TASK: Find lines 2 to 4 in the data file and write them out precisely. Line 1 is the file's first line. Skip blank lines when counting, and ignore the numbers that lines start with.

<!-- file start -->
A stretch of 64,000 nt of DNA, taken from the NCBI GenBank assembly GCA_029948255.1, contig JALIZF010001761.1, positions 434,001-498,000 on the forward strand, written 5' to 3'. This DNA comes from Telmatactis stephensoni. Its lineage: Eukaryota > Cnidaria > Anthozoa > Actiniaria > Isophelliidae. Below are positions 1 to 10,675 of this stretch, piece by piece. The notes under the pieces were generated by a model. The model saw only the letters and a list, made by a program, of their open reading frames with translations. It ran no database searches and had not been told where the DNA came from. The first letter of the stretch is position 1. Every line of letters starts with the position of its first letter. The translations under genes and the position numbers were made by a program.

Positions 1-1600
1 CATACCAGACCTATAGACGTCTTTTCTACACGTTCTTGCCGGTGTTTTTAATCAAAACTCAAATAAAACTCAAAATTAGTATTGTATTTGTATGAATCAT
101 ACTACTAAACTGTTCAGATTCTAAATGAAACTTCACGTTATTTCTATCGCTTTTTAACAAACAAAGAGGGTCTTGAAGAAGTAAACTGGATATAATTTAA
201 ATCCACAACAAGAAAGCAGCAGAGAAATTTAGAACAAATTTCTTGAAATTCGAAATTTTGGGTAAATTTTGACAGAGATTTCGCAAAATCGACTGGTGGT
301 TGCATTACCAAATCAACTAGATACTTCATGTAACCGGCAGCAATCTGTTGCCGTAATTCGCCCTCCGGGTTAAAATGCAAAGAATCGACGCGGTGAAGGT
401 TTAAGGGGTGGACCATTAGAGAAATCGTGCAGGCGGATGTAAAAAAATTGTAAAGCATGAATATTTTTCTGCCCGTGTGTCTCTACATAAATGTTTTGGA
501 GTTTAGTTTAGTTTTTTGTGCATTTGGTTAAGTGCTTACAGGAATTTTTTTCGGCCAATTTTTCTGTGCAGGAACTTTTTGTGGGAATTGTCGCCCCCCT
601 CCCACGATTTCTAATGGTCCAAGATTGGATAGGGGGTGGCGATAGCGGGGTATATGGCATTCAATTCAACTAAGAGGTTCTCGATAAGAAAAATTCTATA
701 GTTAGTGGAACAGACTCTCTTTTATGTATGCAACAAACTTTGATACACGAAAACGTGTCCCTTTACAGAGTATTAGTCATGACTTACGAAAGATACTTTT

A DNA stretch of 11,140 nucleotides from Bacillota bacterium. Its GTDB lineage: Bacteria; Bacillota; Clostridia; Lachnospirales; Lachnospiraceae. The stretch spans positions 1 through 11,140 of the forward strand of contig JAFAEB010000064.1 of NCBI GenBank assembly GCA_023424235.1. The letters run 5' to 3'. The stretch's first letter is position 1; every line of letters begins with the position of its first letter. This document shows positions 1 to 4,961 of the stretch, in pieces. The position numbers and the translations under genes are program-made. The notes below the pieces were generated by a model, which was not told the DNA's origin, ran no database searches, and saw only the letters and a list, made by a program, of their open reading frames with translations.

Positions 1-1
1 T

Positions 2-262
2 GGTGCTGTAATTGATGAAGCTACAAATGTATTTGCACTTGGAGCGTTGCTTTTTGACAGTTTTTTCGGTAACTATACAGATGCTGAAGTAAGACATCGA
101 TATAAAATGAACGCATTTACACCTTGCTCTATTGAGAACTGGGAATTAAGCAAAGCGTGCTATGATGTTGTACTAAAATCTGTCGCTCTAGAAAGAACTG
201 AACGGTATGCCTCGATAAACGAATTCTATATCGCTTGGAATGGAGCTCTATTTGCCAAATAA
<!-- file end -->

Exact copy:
Positions 1-1600
1 CATACCAGACCTATAGACGTCTTTTCTACACGTTCTTGCCGGTGTTTTTAATCAAAACTCAAATAAAACTCAAAATTAGTATTGTATTTGTATGAATCAT
101 ACTACTAAACTGTTCAGATTCTAAATGAAACTTCACGTTATTTCTATCGCTTTTTAACAAACAAAGAGGGTCTTGAAGAAGTAAACTGGATATAATTTAA